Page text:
People v. Barksdale, 110 Ill. App. 2d 163 (1969)

May 7, 1969 · Illinois Appellate Court · Gen. No. 53,495
110 Ill. App. 2d 163

People of the State of Illinois, Plaintiff-Appellant, v. Joshua Barksdale, Defendant-Appellee.

Gen. No. 53,495.

First District, Fourth Division.

May 7, 1969.

Edward V. Hanrahan, State’s Attorney of Cook County, of Chicago, and James B. Zagel, Assistant State’s Attorney, for appellant.

No brief for appellee.


delivered the opinion of the court.

*164This is an interlocutory appeal by the State from an order of the circuit court of Cook County dismissing the indictment against the defendant for want of prosecution. Concurrent with its appeal to this court from that order, the State also filed a mandamus petition in the Supreme Court. That petition was denied. People ex rel. Stamos v. McMillen, Gen No. 41,535, — NE2d — (1968).

On December 6, 1963, defendant was indicted for the offense of arson. On December 13, 1963, counsel was appointed for defendant and requested that defendant be examined by the court behavior clinic. After several continuances allowed on defendant’s motion, on January 30, 1964, a jury returned a verdict that defendant was presently incompetent to stand trial. Defendant was ordered committed to the Illinois Security Hospital until he became competent, and the pending criminal charge was stricken with leave to reinstate. On July 30, 1966, defendant was transferred to the Manteno State Hospital, and on November 18, 1966, he received an absolute discharge from that institution.

On December 8, 1966, the arson charge was reinstated and the State requested a re-examination of defendant by the behavior clinic. After several continuances granted by agreement or on motion of defendant, another competency hearing was requested by defense counsel, and on March 16, 1967, a jury found the defendant competent to stand trial. The cause was redocketed, defendant was arraigned, bond was set, defendant demanded an immediate trial and the cause was continued until April 11. On that date defendant requested and received a substitution of judges, and the case was continued by agreement to April 20. On that date the cause was continued on the State’s motion until April 27. Thereafter it was continued by agreement and on motion of defendant to May 25, on which date the court denied defendant’s motion for a discharge under the so-called Four Term Act. (Ill Rev Stats 1963, c 38, § 103-5.) *165The cause was continued after that several times on defendant’s motion and once by agreement to August 23. On that date defense counsel requested re-examination of defendant by the behavior clinic, and thereafter the cause was continued several times on motion of defendant until December 21. Defendant requested and received another competency hearing and on December 22, a jury again found the defendant competent to stand trial, and the cause was continued by agreement to February 23, 1968. On that date, although the State announced ready for trial with its witnesses present in court, the cause was continued to June 10, then to June 12 and finally to June 14, all at defendant’s request. On June 14 the State requested a continuance in order to file an amended list of witnesses and over the State’s objection, the trial court granted defendant’s motion for a dismissal for want of prosecution after suggesting that defendant make such a motion. On July 2,1968, the trial court denied the State’s motion to vacate the order of dismissal, and this appeal follows.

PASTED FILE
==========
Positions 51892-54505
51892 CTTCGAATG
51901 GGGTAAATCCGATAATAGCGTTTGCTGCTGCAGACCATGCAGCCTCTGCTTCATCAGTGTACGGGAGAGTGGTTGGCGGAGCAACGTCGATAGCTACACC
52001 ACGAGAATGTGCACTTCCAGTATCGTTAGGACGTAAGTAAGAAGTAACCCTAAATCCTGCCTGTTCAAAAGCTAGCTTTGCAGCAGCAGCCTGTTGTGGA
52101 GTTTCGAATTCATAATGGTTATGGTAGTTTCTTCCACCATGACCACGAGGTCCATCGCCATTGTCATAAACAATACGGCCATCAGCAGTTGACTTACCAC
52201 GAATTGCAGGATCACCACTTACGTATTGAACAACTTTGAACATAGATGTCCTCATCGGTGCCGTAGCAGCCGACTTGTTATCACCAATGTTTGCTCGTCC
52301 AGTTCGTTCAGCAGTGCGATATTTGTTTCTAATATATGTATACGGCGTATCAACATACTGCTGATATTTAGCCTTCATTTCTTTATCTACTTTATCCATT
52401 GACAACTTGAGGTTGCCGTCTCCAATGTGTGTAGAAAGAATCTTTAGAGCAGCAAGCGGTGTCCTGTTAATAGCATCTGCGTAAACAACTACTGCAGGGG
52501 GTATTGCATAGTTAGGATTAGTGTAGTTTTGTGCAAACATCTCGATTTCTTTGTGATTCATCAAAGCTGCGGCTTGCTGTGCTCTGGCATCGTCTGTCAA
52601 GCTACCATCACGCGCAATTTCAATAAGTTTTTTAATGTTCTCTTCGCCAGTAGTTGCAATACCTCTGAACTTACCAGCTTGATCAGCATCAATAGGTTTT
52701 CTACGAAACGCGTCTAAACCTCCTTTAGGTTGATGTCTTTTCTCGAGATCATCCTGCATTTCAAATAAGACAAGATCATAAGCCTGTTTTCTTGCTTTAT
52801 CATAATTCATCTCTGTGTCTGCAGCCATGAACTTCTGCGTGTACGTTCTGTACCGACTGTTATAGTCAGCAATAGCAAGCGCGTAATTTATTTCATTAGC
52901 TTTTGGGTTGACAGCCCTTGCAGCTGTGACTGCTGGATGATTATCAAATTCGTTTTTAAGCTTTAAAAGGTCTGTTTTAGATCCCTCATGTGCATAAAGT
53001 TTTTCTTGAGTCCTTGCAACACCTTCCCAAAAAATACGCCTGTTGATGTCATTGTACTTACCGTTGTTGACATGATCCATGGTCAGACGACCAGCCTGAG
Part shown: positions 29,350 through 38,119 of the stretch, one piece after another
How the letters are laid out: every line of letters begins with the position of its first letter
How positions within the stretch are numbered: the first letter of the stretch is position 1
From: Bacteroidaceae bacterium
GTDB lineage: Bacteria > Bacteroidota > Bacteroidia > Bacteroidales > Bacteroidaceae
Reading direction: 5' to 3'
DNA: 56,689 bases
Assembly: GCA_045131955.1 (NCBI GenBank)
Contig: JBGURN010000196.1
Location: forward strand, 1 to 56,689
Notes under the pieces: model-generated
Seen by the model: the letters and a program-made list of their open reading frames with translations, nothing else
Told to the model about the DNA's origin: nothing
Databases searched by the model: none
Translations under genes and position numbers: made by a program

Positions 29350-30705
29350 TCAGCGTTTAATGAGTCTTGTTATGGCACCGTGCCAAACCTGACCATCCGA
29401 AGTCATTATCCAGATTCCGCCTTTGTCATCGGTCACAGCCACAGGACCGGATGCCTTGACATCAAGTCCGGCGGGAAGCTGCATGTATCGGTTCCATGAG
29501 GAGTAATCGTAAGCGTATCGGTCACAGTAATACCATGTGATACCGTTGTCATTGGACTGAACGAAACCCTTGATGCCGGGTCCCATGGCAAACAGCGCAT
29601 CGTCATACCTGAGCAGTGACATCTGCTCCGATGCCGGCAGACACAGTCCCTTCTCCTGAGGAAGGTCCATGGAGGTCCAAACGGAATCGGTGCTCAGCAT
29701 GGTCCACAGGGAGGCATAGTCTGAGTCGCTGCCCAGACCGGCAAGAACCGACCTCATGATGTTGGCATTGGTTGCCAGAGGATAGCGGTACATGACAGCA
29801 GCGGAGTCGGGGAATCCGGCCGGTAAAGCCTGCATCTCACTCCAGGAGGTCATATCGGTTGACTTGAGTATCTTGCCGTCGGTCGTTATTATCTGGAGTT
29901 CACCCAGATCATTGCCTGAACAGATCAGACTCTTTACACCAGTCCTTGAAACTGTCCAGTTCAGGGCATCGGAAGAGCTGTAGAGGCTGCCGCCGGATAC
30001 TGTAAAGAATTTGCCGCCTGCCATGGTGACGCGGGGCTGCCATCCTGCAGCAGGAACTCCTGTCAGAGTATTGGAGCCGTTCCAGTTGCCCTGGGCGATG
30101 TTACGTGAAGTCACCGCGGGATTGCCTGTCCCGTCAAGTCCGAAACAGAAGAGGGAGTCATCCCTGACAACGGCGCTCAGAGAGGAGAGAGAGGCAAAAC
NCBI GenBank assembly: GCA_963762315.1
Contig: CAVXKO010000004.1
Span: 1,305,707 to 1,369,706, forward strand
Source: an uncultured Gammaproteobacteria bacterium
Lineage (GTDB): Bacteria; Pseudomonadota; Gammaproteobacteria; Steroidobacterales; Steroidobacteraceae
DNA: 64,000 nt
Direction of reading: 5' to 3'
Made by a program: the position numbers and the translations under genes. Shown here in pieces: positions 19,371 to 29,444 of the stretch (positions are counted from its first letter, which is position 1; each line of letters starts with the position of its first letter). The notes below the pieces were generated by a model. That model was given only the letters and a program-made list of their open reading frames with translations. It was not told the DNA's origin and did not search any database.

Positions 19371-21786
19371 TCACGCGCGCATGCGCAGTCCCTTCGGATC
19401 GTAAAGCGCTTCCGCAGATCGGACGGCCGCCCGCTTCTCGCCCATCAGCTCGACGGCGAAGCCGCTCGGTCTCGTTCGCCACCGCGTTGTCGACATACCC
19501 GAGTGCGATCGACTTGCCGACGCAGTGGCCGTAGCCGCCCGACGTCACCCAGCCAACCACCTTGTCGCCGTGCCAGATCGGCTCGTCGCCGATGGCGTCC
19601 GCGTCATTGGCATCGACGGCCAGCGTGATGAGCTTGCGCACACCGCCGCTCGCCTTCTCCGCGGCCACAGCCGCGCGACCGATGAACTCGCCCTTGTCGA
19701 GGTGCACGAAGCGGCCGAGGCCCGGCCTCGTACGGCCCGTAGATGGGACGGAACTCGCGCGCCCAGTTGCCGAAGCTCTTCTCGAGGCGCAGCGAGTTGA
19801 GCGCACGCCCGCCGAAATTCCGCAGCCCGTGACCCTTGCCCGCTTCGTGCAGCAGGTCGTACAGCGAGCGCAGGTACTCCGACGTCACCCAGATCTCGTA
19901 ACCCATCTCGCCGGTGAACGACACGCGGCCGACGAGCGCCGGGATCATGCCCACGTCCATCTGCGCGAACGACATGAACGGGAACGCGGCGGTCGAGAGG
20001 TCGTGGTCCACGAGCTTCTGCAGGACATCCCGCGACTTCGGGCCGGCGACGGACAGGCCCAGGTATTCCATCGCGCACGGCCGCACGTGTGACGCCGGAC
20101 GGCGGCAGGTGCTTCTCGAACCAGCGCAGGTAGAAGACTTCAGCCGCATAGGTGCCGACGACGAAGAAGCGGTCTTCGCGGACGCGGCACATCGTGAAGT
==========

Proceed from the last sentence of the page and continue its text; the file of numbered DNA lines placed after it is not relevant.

The trial court has power to dismiss an indictment prior to trial only for the grounds set forth in section 114-1 of the Code of Criminal Procedure (Ill Rev Stats 1965, c 38, § 114-1). People v. Shick, 101 Ill App 2d 377, 243 NE2d 285 (1968).

The only ground set forth in that section upon which the trial court could have predicated its order dismissing the indictment in this case was that defendant had not been placed on trial in compliance with section 103-5 (a) of the Code which provides as follows:

“Every person in custody in this State for an alleged offense shall be tried by the court having jurisdiction within 120 days from the date he was taken into custody unless delay is occasioned by the defendant, by a competency hearing, or by an interlocutory appeal.”

*166While each accused is guaranteed the right to receive a speedy trial, continuances granted at the request of the accused, including those made on his behalf to determine his competency operate to toll the running of the 120-day-statute. People v. Petropoulos, 59 Ill App2d 298, 208 NE2d 323, affirmed 34 Ill2d 179, 214 NE2d 765 (1966); People v. Jenkins, 101 Ill App 2d 414, 243 NE2d 259 (1968).

The record reveals that defendant’s right to a speedy trial has not been violated. Prior to his commitment to the hospital all continuances had been granted at the request of defendant. Subsequent to his release from the hospital the operation of the statute was interrupted by repeated continuances entered by agreement or on motion of defendant and by two additional competency hearings, both requested by defendant. In seeking only its second continuance in the entire proceedings, it is evident that the State was not trying to deny defendant his right to a speedy trial.

We find that the trial court erred in dismissing the indictment. The order of the trial court is reversed; the indictment is ordered to be reinstated; and the cause is remanded for further proceedings pursuant to law.

Order reversed and cause remanded with directions.

DRUCKER, P. J. and ENGLISH, J., concur.